16 Nov 2011
With business booming, the machine vision market is primed for rapid expansion in Korea and China and adoption of new technologies.
The last two years have been remarkable ones for photonics technologies in most markets, and the story is no different in the machine vision sector. Closely aligned with the fortunes of the high-end automotive and electronics manufacturers located primarily in Germany and the US, this is a market that took a battering in 2009.
But after two successive years of record growth, together with rapid technological progress in areas like 3D and high-speed vision systems, that downturn is fast becoming a distant memory. At the annual VISION trade show held in Stuttgart, Germany, last week (November 8-10) – the key meeting of the year for what remains a largely German-centric industry - the mood was notably upbeat, despite the backdrop of macro-economic fear provided by the latest eurozone debt crisis. Exhibitors at this year's Star Wars-themed show grew to 351 (from 323 last year), with more than 7000 visitors.
Perhaps that mood results from Germany’s own stable economic situation, and its position as the engine room of quality European engineering and manufacturing prowess. But it is apparent that the feel-good factor is being felt on both sides of the Atlantic.
At the event Olaf Munkelt, chairman of the German Engineering Federation (VDMA) machine vision group and also the managing director of MVTec Software, reported that industry sales from Germany alone would top €1.5 billion this year for the first time. “Sales in 2011 will increase by at least 20 per cent,” he said. “There is still a substantial backlog of received orders, and if a large proportion of those can be processed by the end of the year, the 20 per cent mark could be surpassed.”
Market growth will not maintain that kind of pace into 2012, however. In fact, orders have slowed notably since the summer, and the VDMA group now anticipates much more modest growth, of 4-5%, in 2012. “The curve is still upwards, [but] it has flattened out,” Munkelt said, adding that much – inevitably – would depend on the outcome of the various financial and political crises sweeping the continent.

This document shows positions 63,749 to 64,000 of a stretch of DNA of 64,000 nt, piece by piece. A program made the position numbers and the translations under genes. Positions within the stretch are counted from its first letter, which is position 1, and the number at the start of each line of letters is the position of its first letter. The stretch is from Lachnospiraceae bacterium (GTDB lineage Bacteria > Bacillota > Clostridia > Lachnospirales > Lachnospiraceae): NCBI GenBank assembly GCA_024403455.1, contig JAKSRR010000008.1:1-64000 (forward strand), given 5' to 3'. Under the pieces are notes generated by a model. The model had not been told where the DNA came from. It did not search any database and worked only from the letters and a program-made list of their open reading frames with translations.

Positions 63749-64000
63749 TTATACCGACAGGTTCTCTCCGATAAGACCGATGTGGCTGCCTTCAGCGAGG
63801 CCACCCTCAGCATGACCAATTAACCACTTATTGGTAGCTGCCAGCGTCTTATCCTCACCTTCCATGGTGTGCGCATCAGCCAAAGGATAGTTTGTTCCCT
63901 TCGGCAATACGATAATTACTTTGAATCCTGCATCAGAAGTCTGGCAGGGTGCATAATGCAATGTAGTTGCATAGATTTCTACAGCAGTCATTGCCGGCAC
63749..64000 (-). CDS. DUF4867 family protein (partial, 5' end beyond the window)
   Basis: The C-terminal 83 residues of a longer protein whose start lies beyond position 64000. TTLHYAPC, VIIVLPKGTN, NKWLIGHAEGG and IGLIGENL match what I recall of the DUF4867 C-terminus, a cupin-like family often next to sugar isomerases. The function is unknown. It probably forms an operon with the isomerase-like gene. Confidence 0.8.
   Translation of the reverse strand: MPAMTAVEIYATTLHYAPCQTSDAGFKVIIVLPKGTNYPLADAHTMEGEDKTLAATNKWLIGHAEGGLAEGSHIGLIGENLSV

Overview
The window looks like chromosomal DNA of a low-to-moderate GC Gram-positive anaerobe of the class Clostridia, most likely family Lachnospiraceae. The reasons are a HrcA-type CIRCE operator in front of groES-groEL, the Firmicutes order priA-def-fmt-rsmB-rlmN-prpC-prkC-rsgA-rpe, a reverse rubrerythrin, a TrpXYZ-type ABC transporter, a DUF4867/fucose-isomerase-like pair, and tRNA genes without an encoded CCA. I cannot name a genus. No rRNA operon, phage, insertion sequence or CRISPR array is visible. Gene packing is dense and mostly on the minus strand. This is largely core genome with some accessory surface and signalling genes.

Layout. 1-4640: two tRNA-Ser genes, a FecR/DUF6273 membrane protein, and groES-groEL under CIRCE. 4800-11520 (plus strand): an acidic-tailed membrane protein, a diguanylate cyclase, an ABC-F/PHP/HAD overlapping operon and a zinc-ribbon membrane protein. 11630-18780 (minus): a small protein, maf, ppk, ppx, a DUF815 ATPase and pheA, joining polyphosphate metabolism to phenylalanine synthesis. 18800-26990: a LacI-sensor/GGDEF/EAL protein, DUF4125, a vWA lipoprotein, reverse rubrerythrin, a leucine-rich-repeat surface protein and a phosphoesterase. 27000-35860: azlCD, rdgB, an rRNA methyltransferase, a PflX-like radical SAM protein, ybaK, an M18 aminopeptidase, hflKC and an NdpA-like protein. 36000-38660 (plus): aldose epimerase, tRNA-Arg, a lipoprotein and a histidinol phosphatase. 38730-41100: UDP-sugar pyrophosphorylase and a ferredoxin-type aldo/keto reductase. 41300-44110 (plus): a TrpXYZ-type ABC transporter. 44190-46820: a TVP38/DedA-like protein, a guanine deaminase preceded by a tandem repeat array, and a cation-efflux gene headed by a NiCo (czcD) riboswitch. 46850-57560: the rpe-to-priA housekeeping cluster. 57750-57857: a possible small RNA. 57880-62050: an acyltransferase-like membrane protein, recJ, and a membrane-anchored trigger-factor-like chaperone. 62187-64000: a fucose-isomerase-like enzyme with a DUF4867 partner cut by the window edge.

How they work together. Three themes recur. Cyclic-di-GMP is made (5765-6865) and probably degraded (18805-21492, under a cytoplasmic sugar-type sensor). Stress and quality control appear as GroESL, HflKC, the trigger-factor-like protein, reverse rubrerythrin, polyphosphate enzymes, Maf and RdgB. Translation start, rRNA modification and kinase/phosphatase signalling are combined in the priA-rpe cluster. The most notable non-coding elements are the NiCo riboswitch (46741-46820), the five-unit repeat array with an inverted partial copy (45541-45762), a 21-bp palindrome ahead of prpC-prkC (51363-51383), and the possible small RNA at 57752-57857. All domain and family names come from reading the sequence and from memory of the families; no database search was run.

On the other side of the Atlantic, the Automated Imaging Association (AIA) measured North American market growth at a remarkable 60% in 2010 following the 2009 slump, as the market reached $1.8 billion. Edmund Optics’ Greg Hollows, the incoming AIA chairman, said that growth would be much slower this year, however – partly because the market is more skewed towards the fortunes of the semiconductor sector in North America than it is in Germany.
Hollows is now expecting what he described as “tremendous softness” for the next couple of quarters, and while there are opportunities emerging in areas such as pharmaceutical manufacturing, it appears that the major drive now is towards greater internationalization of machine vision – in particular to the fast-growing economies of Asia.
As if to prove that point, the AIA announced at the VISION event that it had just signed a new memorandum of understanding with its counterpart the Korean Machine Vision Industry Association (KMVIA). Surprisingly, the KMVIA is only a year old – indicating just how new machine vision is to the Korean market. But with the country now such an important center for flat-panel display (FPD) manufacturing in particular, and home to global manufacturing giants like Samsung, LG and Hyundai, it is a market with huge potential.
According to KMVIA’s Sung-ho Huh, the Korean market for machine vision systems will only grow 5% this year. That reflects a slowdown in FPD production as the supply chain was de-stocked, but with next-generation technologies like much larger organic LED displays and touch-screens in the advanced stages of development, major new opportunities for machine vision will doubtless emerge here.
Huh added that the biomedical sector is becoming a promising area for machine vision simply because the likes of Samsung are now increasingly looking to develop health technology applications. And while he said that Korea has not historically focused on quality manufacturing as a priority, especially in “low-tech” industries such as food and agriculture, this could be set to change. Currently the country is home to only a handful of component companies in machine vision, for example the Prism Award finalist Vieworks, but the country’s first machine vision show, scheduled for April 2012 and with around 70 exhibitors said to be lined up already, may begin to change that.
The Apple effect in China
While China has, of course, become the global center for high-volume manufacturing, its own machine vision sector is also underdeveloped – the inevitable result of low-cost manpower in the country and a historical focus on speed rather than quality and efficiency. But with growing economic prosperity, that situation is changing quickly, and the priorities of Chinese manufacturers are likely to change with it.
Isabel Yang from the company LUSTER LightVision, and also the China Machine Vision Union (CMVU), said at the VISION trade show that the production of Apple’s electronic goods in the country is alone responsible for a machine vision market of around $40 million currently - more than a quarter of the entire market in the country.